Gardening exposes you to a number of hazards and can take a toll on your entire body. Look after yourself this summer, not just your plants. Here are some tips:
· Slip, slop, slap – the sun can be fierce, even on cloudy days. Try to wear long clothing which offers more protection. Make sure you apply sunscreen regularly. Wear a hat and sunglasses. Use a lip balm with an SPF
· Stay hydrated – drink water regularly throughout the day. I like to keep a jug filled with water and a glass in the garage, so it’s easily accessible while I’m working in the garden
· Protect yourself from insects – use a good insect repellent (the one which I’ve found to be most effective is Bush Man) to prevent mosquitoes from biting you. I sometimes forget to apply insect repellent and recently had to see my GP to get some antibiotics because of some bites that had become discoloured and infected.
· Ensure your vaccinations are up to date – gardening exposes you to soil, rusty nails and so on. In particular, make sure you have been vaccinated against tetanus. I do realise that there is a new trend against immunisation which didn’t really exist when I was growing up (not that my mother, a retired nurse who is as old school as they come, would have bought into it). Do what you feel comfortable with but be sure to research the risks and make an informed decision about inoculation
· Take care of your feet – make sure you wear protective footwear around the garden. This is particularly important for diabetics as any cuts can easily become infected and in extreme cases, lead to amputation. I used to wander around the garden wearing jandals while harvesting, until I got a cut on my toe. I was very lucky that it healed quickly but after that, I started wearing gumboots all the time, even in summer. For extra protection, I wear thick socks, too.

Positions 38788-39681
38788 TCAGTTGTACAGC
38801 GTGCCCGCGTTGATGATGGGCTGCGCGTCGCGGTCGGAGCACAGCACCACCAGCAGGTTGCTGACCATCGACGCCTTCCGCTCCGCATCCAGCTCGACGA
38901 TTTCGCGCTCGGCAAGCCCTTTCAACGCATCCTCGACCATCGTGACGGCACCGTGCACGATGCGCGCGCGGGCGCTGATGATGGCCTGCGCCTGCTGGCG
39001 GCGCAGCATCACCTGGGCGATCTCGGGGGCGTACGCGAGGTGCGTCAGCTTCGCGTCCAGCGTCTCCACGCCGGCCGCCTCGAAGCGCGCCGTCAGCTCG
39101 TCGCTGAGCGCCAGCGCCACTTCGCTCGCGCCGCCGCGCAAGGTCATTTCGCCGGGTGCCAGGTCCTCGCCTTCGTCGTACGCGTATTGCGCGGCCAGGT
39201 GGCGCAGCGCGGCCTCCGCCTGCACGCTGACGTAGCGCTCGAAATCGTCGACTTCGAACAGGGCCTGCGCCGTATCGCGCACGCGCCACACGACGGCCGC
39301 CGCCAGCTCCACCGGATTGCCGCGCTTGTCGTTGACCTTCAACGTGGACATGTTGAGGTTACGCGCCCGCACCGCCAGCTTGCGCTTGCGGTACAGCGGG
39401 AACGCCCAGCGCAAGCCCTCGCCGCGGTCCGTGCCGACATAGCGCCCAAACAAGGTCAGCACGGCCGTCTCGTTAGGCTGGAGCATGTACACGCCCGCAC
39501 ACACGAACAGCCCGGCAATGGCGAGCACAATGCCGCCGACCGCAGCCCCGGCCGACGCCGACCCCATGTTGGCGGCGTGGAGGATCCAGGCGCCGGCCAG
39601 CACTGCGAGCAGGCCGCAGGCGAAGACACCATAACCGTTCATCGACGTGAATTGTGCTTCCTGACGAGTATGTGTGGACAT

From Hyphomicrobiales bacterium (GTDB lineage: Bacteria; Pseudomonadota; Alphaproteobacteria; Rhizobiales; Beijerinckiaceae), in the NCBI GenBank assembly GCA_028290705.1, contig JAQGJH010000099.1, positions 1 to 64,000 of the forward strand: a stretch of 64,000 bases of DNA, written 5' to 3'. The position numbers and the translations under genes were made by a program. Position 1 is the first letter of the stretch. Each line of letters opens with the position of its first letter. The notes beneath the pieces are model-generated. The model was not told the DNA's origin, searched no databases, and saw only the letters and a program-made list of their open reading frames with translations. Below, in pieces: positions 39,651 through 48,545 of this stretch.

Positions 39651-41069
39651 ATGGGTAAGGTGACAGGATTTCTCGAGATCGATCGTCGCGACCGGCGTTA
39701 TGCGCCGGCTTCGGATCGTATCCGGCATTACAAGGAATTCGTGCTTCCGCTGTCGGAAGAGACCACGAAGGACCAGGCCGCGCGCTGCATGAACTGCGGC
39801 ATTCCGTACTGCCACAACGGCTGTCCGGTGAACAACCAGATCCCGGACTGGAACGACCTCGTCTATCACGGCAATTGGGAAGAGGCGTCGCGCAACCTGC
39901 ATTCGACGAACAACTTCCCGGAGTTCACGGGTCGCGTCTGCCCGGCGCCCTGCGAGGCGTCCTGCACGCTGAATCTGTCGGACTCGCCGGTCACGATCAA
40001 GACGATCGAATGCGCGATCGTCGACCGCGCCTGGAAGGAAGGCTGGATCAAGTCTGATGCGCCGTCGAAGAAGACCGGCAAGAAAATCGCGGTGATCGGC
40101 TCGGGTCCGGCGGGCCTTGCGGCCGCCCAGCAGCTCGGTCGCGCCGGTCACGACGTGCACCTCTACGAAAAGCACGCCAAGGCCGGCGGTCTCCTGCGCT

· Take care of your hands – I recommend wearing gloves while gardening. I have a few different types. I use disposable surgical gloves for anything fiddly, such as sowing seeds and potting up seedlings. I use thicker gloves for pruning my roses, as they offer more protection. At the end of every day, use a brush to remove dirt underneath the finger nails. I recently had an issue with some dirt getting trapped deep underneath a fingernail when I was bandicooting some potatoes. It was very painful and took some time to remove (I soaked the finger in Dettol and had to use a toothpick to get it out. Ouch!). At the time, I was only wearing thin disposable gloves but I have since learnt to wear thicker gardening gloves over the top when harvesting potatoes as I like to remove as many as I can with my hands to avoid them being speared by the garden fork
· Pamper your hands – gardening can leave your hands quite dry. Invest in a nice hand cream to use before you go to bed every night
· Pamper your feet – being on your feet around the garden all day can leave your feet worse for wear. Treat yourself to a nice foot soak, scrub and cream which you can use after a hard day in the garden
· Wash produce before consumption – don’t eat things straight from the garden as tempting as they may look (that includes peas and strawberries!). You never know what was sitting on them before, which might cause you or other members of your family to fall ill
· Use protection when spraying – use a mask and goggles when using sprays in the garden
· Beware legionnaires disease – use a mask when using compost and potting mix. This is especially important when opening fresh bags.
· Take it easy – gardening can cause repetitive strain. I continually suffer from tight forearms and traps, weak wrists and lower back pain. Take care when lifting heavy objects. See a physio for injuries. Using a wheat bag on sore areas can help. Take regular breaks when out in the garden. Have days off so the body has time to recover and repair.
· Take care when operating machinery – for example, the lawn mower, chainsaw, weed eater, electronic pruner. They can be dangerous. Protect hearing by wearing ear muffs
Does anyone have any other tips on how to stay safe in the garden this summer?
The photo is of our tomatoes, which I planted over Labour Weekend.